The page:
Voice ‘Fingerprint’ Propels Speaker Recognition
The accuracy of automatic speech recognition has made significant gains in the last few years thanks to the advent of deep neural networks. But there’s one area that has thwarted researchers: telling multiple speakers apart. Now a startup called Chorus says it has made a breakthrough in the matter through a technique it calls “voice fingerprinting.”
Speech recognition and computer vision arguably are the two computational challenges that have benefited the most from deep learning. Armed with huge training sets – including vast troves of photographs and digital recordings of voices – convolutional neural network (CNNs) and recurrent neural networks (RNNs) have given computers sensory perception that can almost rival humans’ senses.
Despite those successes, we still run into edge cases in where deep learning has not delivered breakthroughs in cognitive applications. There’s the self-driving car that makes a spurious correlation between the hue of sky and the need to suddenly turn left. And in speech recognition, there’s the challenge of diarization, or identifying multiple speakers.
“It’s notoriously hard to know who’s speaking, especially when multiple people are in the same room,” says Micah Breakstone, the chief scientist and co-founder of Chorus, which is based in San Francisco and Israel. “It’s harder than transcribing.”
Chorus has devised a novel way of dealing with this problem in its speech recognition platform, which analyzes its customers’ recorded sales calls en masse to identify potential problems with their clients and prospects, and also to identify speech patterns of the most successful sales people for the purpose of replicating them across the sales team.
- A language model that delivers the statistical probability of a given word appearing near others;
- An acoustic model that turns wave sounds into digital equivalents, or phonics;
- A dictionary model that turns phonics into words.
Breakstone says Google excels across all three areas, and has the highest quality automatic speech recognition engine on the market, or about a 15% word error rate (WER) on real world data, which translates to an 85% accuracy rate. That’s significantly below the WER that Google and others claim because of the way they train their model and measure the accuracy.
“They measure their accuracy on a test set that has been mulled over for last 17 years,” Breakstone says. “They’re highly optimized for that specific data set. But if you put it live in the wild, speech recognition is nowhere close to human parity today.”
Chorus’s accuracy is about 90%, or a WER of 10%, Breakstone says. It’s not as accurate as humans, which typically have a WER of 5% to 6%. But it’s better than what you can get with plain vanilla speech recognition from the Web giants, he says.
Breakstone attributes Chorus’ success to two things. First, the company trained its engine on a specific type of conversation: sales calls. By focusing just on sales calls and the language that is commonly used during sales calls – not to mention all the non-traditional company names that are often spoken – the company was able to boost its WER.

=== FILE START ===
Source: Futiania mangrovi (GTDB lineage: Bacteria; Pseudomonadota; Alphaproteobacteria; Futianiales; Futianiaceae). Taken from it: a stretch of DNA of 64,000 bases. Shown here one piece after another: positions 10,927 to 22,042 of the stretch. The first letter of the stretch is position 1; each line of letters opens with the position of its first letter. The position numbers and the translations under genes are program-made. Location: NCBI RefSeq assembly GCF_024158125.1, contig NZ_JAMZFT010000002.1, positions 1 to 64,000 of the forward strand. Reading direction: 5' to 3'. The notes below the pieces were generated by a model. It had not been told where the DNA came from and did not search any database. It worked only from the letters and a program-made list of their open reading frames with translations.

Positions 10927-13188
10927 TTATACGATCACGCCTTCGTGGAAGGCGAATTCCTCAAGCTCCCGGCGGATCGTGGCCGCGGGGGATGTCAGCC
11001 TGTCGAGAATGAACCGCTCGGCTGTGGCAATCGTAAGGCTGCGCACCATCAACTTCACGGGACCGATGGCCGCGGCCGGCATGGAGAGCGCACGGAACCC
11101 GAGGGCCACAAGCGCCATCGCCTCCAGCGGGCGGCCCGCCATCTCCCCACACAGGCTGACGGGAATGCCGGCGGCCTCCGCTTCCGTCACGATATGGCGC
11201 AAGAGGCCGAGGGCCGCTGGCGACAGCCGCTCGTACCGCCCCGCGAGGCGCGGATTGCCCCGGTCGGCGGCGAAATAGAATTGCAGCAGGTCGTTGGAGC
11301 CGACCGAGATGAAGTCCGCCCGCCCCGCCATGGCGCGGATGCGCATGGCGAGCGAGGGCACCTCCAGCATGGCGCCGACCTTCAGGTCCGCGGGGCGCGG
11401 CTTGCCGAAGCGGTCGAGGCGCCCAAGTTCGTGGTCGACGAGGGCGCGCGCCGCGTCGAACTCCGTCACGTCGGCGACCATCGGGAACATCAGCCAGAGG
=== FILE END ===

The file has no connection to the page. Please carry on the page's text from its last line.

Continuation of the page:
“We’re not smarter that Microsoft or Google, but we have invested a hell of a lot in our data,” the Breakstone says. “We have huge amounts of data and large corpus that allow us to…know more about the world we’re transcribing and thereby achieve word error rates that are probably about 25% better on average than the top players.”
Chorus’ other breakthrough has to do with speaker diarization, which has flummoxed many efforts to build automatic speech recognition software. The company’s solution to identifying multiple speakers involves a multi-pronged effort that includes using visual clues (such as faces or names appearing in conference platforms like WebEx) as well as creating phonetic and language models that identify users.
One of the key aspects to solving this problem was automatically enrolling a user into the system, or training the algorithm on the person’s voice without asking them to speak into the microphone for a minute. “Without any human intervention or friction, we can say with extremely high confidence that it’s you speaking without ever asking you to train the system for us,” Breakstone says. “It simplifies the problem by an order of magnitude.”
That doesn’t completely solve the problem, but by combining various deep learning and Gaussian models, Chorus is able to deliver more accurate transcriptions. “Together with addition language feature and feature from the video and how a person talks, we reach accuracy that has just not been reached before by basically anyone we know of,” he says.
The company, which has six Ph.Ds. on staff (including Breakstone), has submitted 15 patent applications on its technology. It published some of its research in a recent paper titled, “Fully automatic speaker separation system, with automatic enrolling of recurrent speakers.” Breakstone also recently wrote a blog post about it on Machine Learnings.
The research is paying dividends for Chorus.ai, which has received more than $20 million in funding and has more than 100 customers, according to Breakstone. Companies like Periscope Data, Engagio and Adobe have licensed the software to automatically transcribe and analyze their sales calls.
One customer getting traction with Chorus is Procore, a developer of construction management software based in Carpinteria, California. Alex Jaffe, Procore’s director of sales enablement, says Chorus highlighted a problem with its sales team.
“We noticed early on that our sales reps were not pitching the right pricing model,” Jaffe says in a video posted to the Chorus.ai website. “We worked with teams in product and product marketing to recalibrate the messaging and further train the team on the new pricing model, so we were able to course correct and we would have had access to that information without Chorus.”